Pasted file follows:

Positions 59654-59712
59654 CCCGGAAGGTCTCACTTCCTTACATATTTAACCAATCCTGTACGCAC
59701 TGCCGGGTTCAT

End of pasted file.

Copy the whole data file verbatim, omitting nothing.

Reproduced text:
Positions 59654-59712
59654 CCCGGAAGGTCTCACTTCCTTACATATTTAACCAATCCTGTACGCAC
59701 TGCCGGGTTCAT